Yeah watch how quick they re-zone that space out from under him or buys his place under eminent domain for the "fair price" of the land/building.

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when it comes to the Second Amendment, Chicago has a history of making stupid and expensive decisions in the wake of every legal defeat.

 

It is a cycle that I don't expect to change.

 

Hey, you never know, somebody's uncle might own an industrial zoned warehouse 802 feet from a school or park. As much as Chicago has a history of making stupid decisions, I suspect they're vetting potential kickbacks right now so they know exactly how to craft a law that only Cousin Tony can comply with.

 

 

Yeah watch how quick they re-zone that space out from under him or buys his place under eminent domain for the "fair price" of the land/building.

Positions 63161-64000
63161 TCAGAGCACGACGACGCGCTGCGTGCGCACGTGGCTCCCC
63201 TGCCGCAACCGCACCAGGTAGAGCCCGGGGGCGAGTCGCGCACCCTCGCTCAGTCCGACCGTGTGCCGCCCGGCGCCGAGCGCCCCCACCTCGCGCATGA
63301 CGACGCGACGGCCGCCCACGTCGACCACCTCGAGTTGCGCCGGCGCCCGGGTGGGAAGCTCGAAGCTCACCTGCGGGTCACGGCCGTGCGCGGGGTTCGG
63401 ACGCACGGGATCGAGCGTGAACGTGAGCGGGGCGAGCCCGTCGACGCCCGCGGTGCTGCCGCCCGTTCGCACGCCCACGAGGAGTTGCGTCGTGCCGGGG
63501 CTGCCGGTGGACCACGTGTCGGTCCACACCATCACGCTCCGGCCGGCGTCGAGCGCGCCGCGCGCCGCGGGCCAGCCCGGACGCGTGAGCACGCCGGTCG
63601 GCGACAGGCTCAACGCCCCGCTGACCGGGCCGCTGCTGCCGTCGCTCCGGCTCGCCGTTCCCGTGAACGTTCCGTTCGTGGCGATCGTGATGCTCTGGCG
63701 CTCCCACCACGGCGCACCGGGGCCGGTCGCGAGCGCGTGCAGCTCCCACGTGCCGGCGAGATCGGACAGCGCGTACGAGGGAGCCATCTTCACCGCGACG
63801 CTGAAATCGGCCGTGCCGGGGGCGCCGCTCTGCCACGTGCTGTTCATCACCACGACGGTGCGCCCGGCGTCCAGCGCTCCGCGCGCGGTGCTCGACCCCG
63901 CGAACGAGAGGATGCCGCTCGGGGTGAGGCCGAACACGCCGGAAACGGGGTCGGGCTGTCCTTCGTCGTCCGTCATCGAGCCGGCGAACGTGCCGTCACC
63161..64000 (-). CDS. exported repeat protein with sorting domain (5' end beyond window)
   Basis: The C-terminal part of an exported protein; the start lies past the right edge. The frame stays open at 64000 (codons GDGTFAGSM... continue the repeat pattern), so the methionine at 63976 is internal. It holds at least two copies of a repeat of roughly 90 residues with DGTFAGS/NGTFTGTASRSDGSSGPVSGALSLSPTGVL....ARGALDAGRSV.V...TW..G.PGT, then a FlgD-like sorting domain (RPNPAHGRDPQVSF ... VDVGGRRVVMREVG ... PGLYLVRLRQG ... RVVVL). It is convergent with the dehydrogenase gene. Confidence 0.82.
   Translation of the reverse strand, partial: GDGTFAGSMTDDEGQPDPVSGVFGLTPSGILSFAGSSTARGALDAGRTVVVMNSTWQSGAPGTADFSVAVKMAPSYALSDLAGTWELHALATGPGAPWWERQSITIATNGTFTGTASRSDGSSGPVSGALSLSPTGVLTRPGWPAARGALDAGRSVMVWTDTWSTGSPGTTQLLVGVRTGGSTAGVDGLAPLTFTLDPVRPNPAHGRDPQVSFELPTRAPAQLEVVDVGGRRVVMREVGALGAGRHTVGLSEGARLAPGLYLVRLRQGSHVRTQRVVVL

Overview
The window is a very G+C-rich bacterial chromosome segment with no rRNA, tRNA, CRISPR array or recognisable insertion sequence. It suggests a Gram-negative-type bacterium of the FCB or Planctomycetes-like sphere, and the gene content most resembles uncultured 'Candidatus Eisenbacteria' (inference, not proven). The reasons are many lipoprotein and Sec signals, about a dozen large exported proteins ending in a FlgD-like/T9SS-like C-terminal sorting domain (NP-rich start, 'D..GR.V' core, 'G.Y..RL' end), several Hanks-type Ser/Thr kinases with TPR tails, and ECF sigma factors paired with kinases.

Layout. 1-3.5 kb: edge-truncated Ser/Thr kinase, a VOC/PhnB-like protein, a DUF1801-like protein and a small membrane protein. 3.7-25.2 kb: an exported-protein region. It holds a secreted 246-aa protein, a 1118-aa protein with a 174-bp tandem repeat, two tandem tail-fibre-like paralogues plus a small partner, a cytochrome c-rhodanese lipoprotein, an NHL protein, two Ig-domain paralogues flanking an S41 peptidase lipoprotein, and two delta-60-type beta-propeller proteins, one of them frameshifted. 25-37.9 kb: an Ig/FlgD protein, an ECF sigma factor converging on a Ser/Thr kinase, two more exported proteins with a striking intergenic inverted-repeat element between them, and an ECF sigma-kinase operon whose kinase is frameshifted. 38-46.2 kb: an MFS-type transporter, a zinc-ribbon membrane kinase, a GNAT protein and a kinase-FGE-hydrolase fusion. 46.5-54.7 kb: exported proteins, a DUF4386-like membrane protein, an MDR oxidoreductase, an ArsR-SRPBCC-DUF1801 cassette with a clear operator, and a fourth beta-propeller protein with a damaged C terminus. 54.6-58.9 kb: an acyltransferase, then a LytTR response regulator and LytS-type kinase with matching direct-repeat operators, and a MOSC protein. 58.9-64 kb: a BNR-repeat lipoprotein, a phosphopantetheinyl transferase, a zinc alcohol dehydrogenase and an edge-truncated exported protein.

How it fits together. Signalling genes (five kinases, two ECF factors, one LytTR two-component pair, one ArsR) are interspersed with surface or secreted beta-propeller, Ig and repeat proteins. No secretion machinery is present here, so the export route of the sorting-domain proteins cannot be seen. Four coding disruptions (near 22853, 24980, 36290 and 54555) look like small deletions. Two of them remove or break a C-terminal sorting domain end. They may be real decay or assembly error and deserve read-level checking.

Nah, then they're stuck without a kickback. This is Chicago, principles are just complicated price tags.

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  • 11 months later...

In Federal Court today, Judge Virginia Kendall gave a favorable decision in Ezell v Chicago, the case that challenges Chicago's ban on firing ranges that are open to the public, and the new city ordinances as a result of this case that establish a de-facto ban on any ranges.

Heh, I just noticed who the judge was. I had federal jury duty last November, and Kendall was the judge in the case I heard. After the trial she invited all us jurors to her chambers to talk about the case or anything else we wanted, and I remember thinking she'd be a good judge to hear firearms cases because she had lots of pics of wildlife in her chambers, I figured her for at least someone who had a lot of hunters in her family. I never asked her about gun rights though.

 

eta: Federal judges have spectacular chambers btw!